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He does not have to sign it. (I certainly wouldn't)

Further, I would also not disclose any confidential information that would breach any employment contracts I had and understand that there is a consequence after leaving my employment.

Whilst it's not a 'friendly' or indeed a welcome letter, the solicitors are working on behalf of the employer and it's not uncommon to issue such letters.

I do agree with the comments not to sign the letter, but as I stated above, as long as the ex employee has no thoughts whatsoever (whether advertently or inadvertently), in the future to disclose any information, by not responding to the letter may act against him should he be taken to court in an IP case.

Solicitors are solicitors (and I dislike most as does any other person), but they are there to do a job and in this instance are looking to protect their client's interest.

Sometimes it's better to to ensure that a confidentiality agreement is fully understood by both parties (it's not always fully understood by many people), rather then there being a breach and litigation follows, which does not help either party. . . . . .except for the solicitors.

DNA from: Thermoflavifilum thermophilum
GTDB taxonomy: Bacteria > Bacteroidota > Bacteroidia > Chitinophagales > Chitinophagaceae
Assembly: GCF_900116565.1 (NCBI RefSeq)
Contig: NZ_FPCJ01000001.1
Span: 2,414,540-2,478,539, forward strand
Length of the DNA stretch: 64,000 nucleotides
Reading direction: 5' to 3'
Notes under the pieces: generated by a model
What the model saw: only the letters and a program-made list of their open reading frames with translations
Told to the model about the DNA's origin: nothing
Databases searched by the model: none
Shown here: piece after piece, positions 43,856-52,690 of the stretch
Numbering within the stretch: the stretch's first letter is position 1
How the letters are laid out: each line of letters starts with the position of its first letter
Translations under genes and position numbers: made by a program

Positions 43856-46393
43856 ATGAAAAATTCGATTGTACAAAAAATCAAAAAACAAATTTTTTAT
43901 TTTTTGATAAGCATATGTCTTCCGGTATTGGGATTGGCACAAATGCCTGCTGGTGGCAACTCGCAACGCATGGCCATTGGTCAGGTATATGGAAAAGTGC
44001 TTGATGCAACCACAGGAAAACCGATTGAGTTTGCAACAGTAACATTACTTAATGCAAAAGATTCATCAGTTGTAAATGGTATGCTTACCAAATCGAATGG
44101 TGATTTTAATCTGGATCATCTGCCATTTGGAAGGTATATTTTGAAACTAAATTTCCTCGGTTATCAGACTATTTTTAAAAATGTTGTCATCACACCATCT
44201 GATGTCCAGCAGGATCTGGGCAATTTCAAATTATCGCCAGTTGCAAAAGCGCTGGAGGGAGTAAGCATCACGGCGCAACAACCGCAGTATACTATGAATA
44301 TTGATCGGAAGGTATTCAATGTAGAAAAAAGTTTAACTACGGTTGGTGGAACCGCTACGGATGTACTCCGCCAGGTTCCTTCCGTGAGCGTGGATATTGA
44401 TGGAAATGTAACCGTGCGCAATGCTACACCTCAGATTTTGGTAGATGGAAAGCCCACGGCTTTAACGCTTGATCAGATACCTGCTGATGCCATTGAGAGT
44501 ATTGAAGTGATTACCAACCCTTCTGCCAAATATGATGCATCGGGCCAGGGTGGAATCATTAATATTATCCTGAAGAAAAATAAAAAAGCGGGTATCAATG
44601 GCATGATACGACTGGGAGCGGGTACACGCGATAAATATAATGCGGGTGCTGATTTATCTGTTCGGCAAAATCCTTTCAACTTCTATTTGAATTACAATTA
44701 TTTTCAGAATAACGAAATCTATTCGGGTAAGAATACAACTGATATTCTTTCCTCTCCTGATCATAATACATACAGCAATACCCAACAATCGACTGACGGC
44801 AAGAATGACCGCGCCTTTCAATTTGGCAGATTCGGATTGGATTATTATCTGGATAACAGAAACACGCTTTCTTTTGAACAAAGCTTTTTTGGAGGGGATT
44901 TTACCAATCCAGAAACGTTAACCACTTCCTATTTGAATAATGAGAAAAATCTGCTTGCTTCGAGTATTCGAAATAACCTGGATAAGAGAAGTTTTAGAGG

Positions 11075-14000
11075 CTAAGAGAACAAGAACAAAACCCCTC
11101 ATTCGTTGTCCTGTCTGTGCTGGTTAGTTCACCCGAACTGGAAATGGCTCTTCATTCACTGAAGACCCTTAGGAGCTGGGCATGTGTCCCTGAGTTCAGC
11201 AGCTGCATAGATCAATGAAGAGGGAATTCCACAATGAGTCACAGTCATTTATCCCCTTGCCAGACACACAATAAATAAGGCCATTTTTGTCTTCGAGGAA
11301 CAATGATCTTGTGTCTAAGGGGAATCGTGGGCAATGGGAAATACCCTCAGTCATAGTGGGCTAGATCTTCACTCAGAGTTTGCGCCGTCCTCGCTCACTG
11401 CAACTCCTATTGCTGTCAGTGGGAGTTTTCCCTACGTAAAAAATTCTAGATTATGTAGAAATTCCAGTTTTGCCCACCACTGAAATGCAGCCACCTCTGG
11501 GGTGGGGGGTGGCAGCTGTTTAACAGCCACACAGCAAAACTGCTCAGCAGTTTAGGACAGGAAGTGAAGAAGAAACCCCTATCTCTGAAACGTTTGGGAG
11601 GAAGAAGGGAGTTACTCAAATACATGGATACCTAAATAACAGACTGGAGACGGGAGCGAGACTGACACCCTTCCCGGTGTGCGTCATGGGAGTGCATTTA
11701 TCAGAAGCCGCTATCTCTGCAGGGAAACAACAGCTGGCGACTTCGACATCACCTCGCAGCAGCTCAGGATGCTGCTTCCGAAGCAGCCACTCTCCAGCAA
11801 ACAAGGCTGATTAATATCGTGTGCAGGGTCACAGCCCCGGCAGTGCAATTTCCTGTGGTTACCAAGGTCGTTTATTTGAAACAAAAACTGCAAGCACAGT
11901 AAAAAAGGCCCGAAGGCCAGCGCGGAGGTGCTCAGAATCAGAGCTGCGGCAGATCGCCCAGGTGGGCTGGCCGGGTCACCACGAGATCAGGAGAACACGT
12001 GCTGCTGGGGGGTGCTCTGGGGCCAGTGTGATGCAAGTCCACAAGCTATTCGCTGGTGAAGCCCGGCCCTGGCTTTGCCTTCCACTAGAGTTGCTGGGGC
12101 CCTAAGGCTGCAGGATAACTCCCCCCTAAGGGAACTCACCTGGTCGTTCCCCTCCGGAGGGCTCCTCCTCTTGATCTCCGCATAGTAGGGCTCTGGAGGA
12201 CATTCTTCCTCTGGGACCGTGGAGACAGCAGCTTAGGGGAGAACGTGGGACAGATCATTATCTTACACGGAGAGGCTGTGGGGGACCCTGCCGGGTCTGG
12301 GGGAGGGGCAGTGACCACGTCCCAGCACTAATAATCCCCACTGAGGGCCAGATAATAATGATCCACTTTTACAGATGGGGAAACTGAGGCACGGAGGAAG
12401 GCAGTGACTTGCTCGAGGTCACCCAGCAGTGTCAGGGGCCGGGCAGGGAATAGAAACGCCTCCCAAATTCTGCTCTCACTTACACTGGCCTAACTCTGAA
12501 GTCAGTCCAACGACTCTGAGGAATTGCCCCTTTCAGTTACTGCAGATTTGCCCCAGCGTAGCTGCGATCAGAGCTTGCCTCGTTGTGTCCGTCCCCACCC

Bullying? I don't think so.

Reminding someone of their obligations? That about sums it up for me.

Perhaps in some cases an ex employee may think twice before giving out confidential information if they feel the ex employer will not take any further action. This letter will be a reminder that they will, which I presume was the reason the letter was sent out.

Any letter coming from a solicitor can be (as well as feel) intimidation, as long as they stick to the correct side of the law.

I agree the perspective of most posters are coming from the side of the ex employee, but what if you was in the shoes of the ex employer and had potential losses from an ex employee disclosing confidential information which caused harm on your company?

It may well be that the amount of loss (if and when proven) could not be paid by the ex employee.

This may well be the case in this instance.

We simply do not have all the facts and if we did, could cause some to think differently.

There are always 2 sides to every case. Most 'defendants' on a forum only share their side.

At least this thread makes for interesting reading from the perspective of both the employer and employee.

Not dissimilar to perhaps a David v Goliath scenario where we all want David to win.

Again, spot on.
 
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It is NOT common, it's unusual, unnecessary and deliberately opressive.

Moreover, with GDPR, the logic would be that an ex-employee should be asking the employee to sign a deed reminding the employer to protect HIS data.